Supergirl and Robin are magically blasted onto Earth-1 and five years pass before we meet a bickering couple named Joan and Jay:
It’s puzzling that so much of Earth 2‘s potential enjoyment comes from what you do or do not know about these characters pre-New 52. It’s both amusing and distracting to see Jay Garrick arguing with a woman who will (presumably) eventually become his wife, but is this a tip of the hat to veteran readers, or lazy writing?
We follow Garrick as he gets his powers from the dying god Mercury in a clever send-up of Michelangelo’s The Creation of Adam. The Garrick Flash looks sort of like a cross between the Jace Allen Flash and Well-Spoken Sonic Lightning Flash, and maybe it’s because I’m partial to speedsters, but Garrick’s story is pretty fun, particularly in the early stages where he’s learning how to use his powers and be a hero:
Elsewhere, Earth-1’s Mister Terrific lands on Earth-2 to find his arrival not completely unexpected, and we’re introduced to a wealthy businessman named Alan Scott:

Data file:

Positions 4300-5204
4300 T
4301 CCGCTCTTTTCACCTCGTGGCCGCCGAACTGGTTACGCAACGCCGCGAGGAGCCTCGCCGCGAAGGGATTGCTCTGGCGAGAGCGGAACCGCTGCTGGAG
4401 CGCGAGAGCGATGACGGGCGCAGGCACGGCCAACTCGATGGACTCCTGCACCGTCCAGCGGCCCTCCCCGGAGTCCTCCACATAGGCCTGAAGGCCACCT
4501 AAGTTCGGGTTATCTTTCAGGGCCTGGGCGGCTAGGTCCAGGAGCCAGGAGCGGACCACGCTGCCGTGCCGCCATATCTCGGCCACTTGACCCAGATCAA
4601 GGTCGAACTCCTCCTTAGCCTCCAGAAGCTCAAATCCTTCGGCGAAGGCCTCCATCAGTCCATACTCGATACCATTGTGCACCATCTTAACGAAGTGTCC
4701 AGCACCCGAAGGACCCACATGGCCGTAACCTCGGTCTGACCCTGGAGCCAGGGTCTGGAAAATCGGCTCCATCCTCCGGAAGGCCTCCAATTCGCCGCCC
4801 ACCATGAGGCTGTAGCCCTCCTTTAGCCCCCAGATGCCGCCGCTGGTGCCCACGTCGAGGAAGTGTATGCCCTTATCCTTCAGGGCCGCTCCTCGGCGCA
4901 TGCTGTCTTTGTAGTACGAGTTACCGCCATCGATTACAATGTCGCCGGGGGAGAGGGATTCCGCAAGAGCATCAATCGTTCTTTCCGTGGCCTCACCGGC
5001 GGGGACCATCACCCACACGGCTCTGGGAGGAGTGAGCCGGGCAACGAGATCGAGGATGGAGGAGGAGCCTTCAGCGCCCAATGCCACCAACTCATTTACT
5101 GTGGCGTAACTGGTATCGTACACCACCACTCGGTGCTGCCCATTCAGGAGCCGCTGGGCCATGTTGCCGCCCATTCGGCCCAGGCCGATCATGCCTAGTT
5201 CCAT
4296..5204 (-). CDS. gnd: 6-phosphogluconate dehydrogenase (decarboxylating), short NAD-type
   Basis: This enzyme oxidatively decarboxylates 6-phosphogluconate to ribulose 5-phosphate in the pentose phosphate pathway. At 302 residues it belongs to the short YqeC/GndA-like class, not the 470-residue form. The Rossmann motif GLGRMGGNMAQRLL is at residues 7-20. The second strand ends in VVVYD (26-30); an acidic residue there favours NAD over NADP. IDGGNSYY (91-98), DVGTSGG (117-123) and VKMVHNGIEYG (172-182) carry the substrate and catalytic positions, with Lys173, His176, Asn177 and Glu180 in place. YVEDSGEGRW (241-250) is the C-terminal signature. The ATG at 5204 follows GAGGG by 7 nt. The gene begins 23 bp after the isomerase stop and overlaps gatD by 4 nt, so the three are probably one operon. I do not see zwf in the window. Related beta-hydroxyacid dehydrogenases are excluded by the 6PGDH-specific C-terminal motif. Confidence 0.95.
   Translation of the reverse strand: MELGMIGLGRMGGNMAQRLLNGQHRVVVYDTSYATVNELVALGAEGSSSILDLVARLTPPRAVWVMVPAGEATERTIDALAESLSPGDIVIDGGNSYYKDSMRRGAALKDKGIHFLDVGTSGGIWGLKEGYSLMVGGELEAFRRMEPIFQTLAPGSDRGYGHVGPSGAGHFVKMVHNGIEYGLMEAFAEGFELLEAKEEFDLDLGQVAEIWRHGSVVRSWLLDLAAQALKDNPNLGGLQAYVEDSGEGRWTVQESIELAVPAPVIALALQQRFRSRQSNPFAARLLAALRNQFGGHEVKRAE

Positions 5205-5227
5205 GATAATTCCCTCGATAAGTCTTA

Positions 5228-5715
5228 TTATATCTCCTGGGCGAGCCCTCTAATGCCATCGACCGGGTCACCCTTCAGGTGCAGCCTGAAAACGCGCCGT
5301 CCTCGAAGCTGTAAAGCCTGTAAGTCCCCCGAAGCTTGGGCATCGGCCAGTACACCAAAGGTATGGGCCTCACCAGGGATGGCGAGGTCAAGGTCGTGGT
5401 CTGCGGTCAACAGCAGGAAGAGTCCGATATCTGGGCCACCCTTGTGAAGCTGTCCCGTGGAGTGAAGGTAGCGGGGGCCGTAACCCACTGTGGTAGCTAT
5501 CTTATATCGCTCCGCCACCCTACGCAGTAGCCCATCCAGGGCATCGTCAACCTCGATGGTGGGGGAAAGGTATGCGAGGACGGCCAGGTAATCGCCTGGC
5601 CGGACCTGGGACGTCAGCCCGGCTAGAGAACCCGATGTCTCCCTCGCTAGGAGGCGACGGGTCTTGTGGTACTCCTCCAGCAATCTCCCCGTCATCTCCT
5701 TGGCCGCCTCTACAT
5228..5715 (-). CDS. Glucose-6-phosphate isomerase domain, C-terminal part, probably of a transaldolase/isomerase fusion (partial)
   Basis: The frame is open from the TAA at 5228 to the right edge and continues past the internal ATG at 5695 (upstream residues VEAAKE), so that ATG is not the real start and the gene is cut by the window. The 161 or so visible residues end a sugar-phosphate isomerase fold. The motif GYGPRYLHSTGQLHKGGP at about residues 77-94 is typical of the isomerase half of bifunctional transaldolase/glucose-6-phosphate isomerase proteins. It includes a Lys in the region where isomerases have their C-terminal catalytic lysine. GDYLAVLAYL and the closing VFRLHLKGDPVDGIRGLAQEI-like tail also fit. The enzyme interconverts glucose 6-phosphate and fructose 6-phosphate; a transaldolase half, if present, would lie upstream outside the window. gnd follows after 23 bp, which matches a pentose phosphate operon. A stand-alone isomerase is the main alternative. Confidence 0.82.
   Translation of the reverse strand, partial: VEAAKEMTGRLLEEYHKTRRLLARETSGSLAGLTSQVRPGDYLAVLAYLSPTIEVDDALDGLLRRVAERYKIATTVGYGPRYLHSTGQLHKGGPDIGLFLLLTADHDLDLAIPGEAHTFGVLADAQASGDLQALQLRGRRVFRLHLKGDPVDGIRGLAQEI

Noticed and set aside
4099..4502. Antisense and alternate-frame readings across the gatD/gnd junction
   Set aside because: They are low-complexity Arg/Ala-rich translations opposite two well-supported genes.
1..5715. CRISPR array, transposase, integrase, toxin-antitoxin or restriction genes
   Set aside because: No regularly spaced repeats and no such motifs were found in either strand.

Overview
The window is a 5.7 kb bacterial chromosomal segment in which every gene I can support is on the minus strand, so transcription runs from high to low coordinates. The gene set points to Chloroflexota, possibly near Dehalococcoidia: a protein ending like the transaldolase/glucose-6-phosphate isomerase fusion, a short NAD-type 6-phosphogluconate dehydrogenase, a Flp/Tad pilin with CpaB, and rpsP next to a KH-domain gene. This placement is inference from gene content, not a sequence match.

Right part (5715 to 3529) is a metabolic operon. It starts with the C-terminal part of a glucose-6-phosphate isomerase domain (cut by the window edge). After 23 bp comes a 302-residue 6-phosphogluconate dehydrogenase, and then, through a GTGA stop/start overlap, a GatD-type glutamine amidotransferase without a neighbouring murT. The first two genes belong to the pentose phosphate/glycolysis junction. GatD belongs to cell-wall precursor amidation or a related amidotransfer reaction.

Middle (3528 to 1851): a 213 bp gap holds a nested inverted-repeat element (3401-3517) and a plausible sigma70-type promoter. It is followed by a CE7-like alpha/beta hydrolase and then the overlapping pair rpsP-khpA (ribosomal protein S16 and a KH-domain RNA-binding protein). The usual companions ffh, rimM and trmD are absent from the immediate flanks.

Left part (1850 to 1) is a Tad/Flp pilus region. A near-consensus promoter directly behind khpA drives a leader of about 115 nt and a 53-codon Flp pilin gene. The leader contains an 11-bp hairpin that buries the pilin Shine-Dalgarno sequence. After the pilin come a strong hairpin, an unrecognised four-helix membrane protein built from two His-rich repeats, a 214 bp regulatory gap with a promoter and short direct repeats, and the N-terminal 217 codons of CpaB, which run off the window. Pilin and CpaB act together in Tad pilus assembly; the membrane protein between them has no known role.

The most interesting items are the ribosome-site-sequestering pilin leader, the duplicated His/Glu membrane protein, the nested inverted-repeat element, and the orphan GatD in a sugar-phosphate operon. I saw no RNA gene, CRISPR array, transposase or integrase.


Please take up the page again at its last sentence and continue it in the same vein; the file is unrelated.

It should be noted that Alan Scott will eventually (in the following issue) become Green Lantern, his heroism motivated by the death of his boyfriend, Sam. His gay boyfriend. In case you’ve been living in a cave for the last eight months or so, you may have missed the news media/blogosphere proclaiming “GREEN LANTERN IS GAY” everywhere and anywhere prior to Earth 2‘s release.
While I applaud DC for adding diversity to its stable of characters and putting a spin on the traditional love interest role, the Green-Lantern-is-gay announcement was a bit of a cheat, since “Green Lantern” in this case was presented/interpreted as “Hal Jordan” rather than “alternate universe Green Lantern who’s not even a Green Lantern as most people know the term.” Making Hal Jordan gay would’ve been truly groundbreaking; having his lesser-known multiverse counterpart be gay, while laudable, feels like a bait-and-switch.